Looking for books that will offer new perspectives on the world? Ones unafraid of taking you out of your comfort zone?
You need a couple of these on your shelf (or sprawled over your coffee table).
These types of novels rattle our brains and allow us to rethink what we know.
I have compiled a mixture of texts that vary in accessibility – some are much easier to read than others.
The Handmaid’s Tale by Margaret Atwood
“Better never means better for everyone… It always means worse, for some.”
Having most recently been made into a stunning TV adaptation by Hulu (reaching the UK via Channel 4), I would highly recommend The Handmaid’s Tale, whether you’ve watched the series, or not.
Margaret Atwood utilises exquisite, captivating language to tap into a dystopian vision of America – renamed Gilead – where women have no rights and many are reduced to their reproductive functions, taking the role of ‘Handmaids’ who must bear children for barren wives. Told from the perspective of Handmaid Offred, the premise of the novel is fascinating, sobering, and very culturally relevant.
Offred’s character is incredibly relatable: before Gilead, she lived a very ordinary, middle-class life as a white woman in America. Her imposed role as a handmaid is a grievous reminder of the rights that women, like myself, are easy to forget we have, and how important it is to fight for them.
The Handmaid’s Tale was a novel I could not put down. I read it ravenously the first time, and slower in the times to come. It is easy to miss out on the intricate details that Atwood scatters throughout her literary world – I did have to reread a few sections over again – but, you can easily grip onto the plot without losing sight of it
Lolita by Vladimir Nabokov
“It was love at first sight, at last sight, at ever and ever sight.”
Lolita is a lyrical novel that accounts the life of an intellectual, paedophilic professor known as Humbert Humbert, who is both obsessed and in love with a 12-year-old girl named Dolores, who Humbert refers to as ‘Lolita’.
Lolita is not intended to be an easy read: neither in style, nor in content. It was banned in the United Kingdom until 1959, and Nabokov’s reasons for writing it are still debated.
As a character, Humbert is charming, intelligent, interesting and likable. Yet, Nabokov does not refrain from establishing Humbert Humbert as someone who is sexually attracted to minors.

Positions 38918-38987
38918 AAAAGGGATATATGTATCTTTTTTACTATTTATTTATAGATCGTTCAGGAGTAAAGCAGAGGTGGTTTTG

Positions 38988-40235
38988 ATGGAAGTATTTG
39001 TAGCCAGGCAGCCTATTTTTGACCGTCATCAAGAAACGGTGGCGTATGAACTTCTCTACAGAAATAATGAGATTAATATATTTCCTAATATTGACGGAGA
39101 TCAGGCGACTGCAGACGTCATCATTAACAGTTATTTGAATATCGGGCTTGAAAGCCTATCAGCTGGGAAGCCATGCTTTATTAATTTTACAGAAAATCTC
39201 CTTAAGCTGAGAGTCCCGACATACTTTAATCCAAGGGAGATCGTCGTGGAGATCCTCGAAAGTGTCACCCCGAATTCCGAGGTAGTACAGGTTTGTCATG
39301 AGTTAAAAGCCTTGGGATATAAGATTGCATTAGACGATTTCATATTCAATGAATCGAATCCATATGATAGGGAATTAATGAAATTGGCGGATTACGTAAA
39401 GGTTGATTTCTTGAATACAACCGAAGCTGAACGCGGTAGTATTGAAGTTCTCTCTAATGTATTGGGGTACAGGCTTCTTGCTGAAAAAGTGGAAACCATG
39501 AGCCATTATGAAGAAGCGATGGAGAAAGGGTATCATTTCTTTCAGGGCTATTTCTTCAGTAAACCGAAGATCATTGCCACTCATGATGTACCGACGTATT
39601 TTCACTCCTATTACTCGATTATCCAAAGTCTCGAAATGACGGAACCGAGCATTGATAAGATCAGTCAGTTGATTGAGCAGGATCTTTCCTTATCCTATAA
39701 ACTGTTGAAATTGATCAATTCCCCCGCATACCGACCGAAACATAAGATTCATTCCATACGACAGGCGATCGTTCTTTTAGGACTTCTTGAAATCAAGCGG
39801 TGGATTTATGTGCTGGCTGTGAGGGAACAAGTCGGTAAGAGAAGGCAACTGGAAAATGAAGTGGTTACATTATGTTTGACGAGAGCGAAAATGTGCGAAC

It is, then, very easy to feel conflicted emotions towards him: profound revulsion, mixed in with intrigue.
Yet, perhaps what is most interesting about this text is the fact that Nabokov offers a controversially sympathetic lens to Humbert and his experiences.
Nabokov most certainly opened up some interesting conversations about moral judgement as a reader and the reliability of narrators in novels.
Offering a different perspective on a very taboo subject area, it is a contemporary classic which is filled with satire and uncomfortable ideas in circumstances that seem ordinary, on the surface. I sincerely recommend persevering with it.
The Ones Who Walk Away From Omelas by Ursula Le Guin
“With a clamor of bells that set the swallows soaring, the Festival of Summer came to the city. Omelas, bright-towered by the sea. The rigging of the boats in harbor sparkled with flags.”
This text by Ursula Le Guin can be read in one sitting: it is an incredibly short piece of philosophical fiction that addresses huge ideas on morality. It jarred me to the core.
To summarise it would be to spoil it: so grab a hot cuppa, your favourite blanket, and read it. You won’t regret it.
The Country Of The Blind by Herbert George Wells
“In the Country of the Blind the One-Eyed Man is King.”
HG Wells presents a challenge to conceptions of disability through writing about a blind society that has adapted the landscape around them to their needs. In doing this, Wells reimagines the way in which society is ordered, and suggests that it is societal barriers that are disabling, rather than the bodies of the people themselves.
The Country Of The Blind – however – is far from perfect. This is especially apparent through the ill-treatment of a sighted person who enters their civilisation. Threatened with corrective eye-gauging and infantilised for struggling to navigate their lands, Wells makes us consider how not understanding people’s differences can impact on them.
Although not one of his most popular books, it is incredibly progressive for the time in which he was writing and is well worth a read. It has the right balance between humour and sorrow, with two interesting, alternative endings.